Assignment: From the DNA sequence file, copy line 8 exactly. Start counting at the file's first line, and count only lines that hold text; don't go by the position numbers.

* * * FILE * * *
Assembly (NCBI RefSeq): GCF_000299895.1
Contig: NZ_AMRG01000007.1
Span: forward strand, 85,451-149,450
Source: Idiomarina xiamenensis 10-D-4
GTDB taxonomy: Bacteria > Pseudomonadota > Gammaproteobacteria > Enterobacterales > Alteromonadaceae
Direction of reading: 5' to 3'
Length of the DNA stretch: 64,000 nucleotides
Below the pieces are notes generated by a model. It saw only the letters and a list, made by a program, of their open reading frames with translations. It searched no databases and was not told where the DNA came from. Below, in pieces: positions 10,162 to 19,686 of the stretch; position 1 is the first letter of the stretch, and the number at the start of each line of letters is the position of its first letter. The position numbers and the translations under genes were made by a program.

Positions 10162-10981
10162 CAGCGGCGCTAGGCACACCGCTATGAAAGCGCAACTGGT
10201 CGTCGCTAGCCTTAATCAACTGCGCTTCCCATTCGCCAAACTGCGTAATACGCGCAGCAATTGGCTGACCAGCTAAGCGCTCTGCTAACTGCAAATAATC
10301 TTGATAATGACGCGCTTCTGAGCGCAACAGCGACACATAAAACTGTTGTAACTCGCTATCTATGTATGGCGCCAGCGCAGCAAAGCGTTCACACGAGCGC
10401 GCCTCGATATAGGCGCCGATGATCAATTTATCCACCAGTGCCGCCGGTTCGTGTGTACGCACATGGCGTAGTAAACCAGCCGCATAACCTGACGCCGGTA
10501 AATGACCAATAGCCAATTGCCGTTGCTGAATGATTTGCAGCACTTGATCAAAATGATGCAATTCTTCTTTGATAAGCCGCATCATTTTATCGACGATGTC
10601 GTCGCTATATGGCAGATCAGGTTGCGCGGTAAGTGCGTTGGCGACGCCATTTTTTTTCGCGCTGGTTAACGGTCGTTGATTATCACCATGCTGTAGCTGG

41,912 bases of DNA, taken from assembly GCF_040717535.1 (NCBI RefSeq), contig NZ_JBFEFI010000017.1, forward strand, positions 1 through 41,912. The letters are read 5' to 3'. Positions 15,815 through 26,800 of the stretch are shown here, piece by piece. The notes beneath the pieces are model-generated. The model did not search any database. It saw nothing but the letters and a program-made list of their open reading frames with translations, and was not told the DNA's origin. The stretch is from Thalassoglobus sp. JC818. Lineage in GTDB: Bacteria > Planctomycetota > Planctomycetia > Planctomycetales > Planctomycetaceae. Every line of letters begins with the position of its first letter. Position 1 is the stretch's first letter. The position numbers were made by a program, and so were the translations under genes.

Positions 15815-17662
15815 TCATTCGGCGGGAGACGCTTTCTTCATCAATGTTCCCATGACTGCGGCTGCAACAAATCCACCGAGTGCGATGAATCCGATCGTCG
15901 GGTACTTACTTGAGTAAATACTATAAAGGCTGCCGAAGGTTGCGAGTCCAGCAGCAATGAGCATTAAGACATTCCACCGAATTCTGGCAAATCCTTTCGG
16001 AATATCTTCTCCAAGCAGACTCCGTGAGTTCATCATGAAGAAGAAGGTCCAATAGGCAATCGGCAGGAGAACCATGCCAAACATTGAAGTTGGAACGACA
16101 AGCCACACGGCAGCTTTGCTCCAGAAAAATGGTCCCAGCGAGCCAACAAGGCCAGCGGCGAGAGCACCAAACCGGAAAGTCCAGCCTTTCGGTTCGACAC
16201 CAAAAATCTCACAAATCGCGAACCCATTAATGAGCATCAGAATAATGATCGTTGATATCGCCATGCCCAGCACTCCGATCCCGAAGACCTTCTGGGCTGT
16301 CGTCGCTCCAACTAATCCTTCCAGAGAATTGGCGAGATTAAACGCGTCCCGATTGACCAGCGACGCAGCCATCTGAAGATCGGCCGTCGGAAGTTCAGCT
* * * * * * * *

Below the pieces are notes generated by a model. It saw only the letters and a list, made by a program, of their open reading frames with translations. It searched no databases and was not told where the DNA came from. Below, in pieces: positions 10,162 to 19,686 of the stretch; position 1 is the first letter of the stretch, and the number at the start of each line of letters is the position of its first letter. The position numbers and the translations under genes were made by a program.